Start planning if you can. Although the situation described above sometimes occurs, it`s also very common for professors to give their students a fairly detailed idea of what an essay question will involve in advance of the test day.
It`s important to give context that will help your reader understand your argument. This might involve providing background information, giving an overview of important academic work or debates on the topic, and explaining difficult terms. Don`t provide too much detail in the introduction—you can elaborate in the body of your essay.
The body of your essay is where you make arguments supporting your thesis, provide evidence, and develop your ideas. Its purpose is to present, interpret, and analyze the information and sources you have gathered to support your argument.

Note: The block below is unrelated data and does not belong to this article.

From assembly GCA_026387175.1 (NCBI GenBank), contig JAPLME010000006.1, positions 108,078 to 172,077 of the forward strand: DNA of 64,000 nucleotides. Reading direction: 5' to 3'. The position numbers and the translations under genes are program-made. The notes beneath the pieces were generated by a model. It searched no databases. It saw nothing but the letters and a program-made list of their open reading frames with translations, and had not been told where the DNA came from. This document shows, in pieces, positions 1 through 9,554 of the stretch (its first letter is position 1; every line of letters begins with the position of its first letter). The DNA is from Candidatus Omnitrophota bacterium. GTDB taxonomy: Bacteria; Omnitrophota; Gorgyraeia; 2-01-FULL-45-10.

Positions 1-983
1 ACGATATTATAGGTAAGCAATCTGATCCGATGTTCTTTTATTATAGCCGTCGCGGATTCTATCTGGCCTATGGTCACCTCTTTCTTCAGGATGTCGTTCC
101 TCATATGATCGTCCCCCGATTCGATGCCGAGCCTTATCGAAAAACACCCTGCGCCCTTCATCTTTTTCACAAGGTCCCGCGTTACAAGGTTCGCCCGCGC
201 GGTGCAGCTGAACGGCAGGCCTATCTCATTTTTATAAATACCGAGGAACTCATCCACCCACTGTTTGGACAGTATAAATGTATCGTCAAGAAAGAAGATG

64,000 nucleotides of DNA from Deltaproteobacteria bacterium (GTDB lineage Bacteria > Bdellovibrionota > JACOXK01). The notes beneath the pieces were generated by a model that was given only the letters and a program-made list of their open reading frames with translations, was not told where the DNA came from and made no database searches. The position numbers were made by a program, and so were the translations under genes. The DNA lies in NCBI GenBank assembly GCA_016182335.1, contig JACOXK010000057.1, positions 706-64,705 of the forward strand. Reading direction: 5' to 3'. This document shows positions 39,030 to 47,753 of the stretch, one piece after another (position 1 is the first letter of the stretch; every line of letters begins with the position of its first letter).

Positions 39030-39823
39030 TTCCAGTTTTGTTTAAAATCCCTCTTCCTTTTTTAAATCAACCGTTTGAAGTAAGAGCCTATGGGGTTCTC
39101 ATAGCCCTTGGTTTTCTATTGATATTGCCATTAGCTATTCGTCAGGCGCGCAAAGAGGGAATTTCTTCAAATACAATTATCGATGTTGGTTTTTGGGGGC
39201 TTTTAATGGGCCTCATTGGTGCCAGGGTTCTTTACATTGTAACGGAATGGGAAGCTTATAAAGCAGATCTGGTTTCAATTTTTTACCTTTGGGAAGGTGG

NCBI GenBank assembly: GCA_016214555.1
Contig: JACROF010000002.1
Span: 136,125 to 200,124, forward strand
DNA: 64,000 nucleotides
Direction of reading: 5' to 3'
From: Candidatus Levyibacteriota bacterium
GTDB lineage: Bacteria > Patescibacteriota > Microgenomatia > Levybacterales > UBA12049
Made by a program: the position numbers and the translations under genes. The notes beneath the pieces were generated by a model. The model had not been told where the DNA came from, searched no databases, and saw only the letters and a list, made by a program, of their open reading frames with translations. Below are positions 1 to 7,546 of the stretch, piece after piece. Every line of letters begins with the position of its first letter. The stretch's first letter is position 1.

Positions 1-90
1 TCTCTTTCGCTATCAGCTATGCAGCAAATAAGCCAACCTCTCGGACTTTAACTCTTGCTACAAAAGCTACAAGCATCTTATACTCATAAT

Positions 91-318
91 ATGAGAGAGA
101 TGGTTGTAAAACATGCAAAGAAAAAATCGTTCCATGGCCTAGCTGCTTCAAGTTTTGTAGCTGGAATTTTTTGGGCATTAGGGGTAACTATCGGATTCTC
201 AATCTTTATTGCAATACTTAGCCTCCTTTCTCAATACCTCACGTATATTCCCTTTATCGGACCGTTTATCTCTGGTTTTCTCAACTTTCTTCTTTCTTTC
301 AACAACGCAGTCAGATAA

Become familiar with the course content. If the professor hasn`t told you in advance what a timed essay prompt will be, it can be intimidating to think that you will have to write about a subject you`ve never seen before.
Consider practicing writing under time pressure. You`ve probably written dozens of essays before–the only thing that sets a timed essay apart is that it`s timed. Students often struggle to complete the full essay within the time constraints, particularly if they have to write longhand when they`re accustomed to working on the computer.
Come up with a thesis: The thesis is the central point or argument that you want to make. A clear thesis is essential for a focused essay—you should keep referring back to it as you write.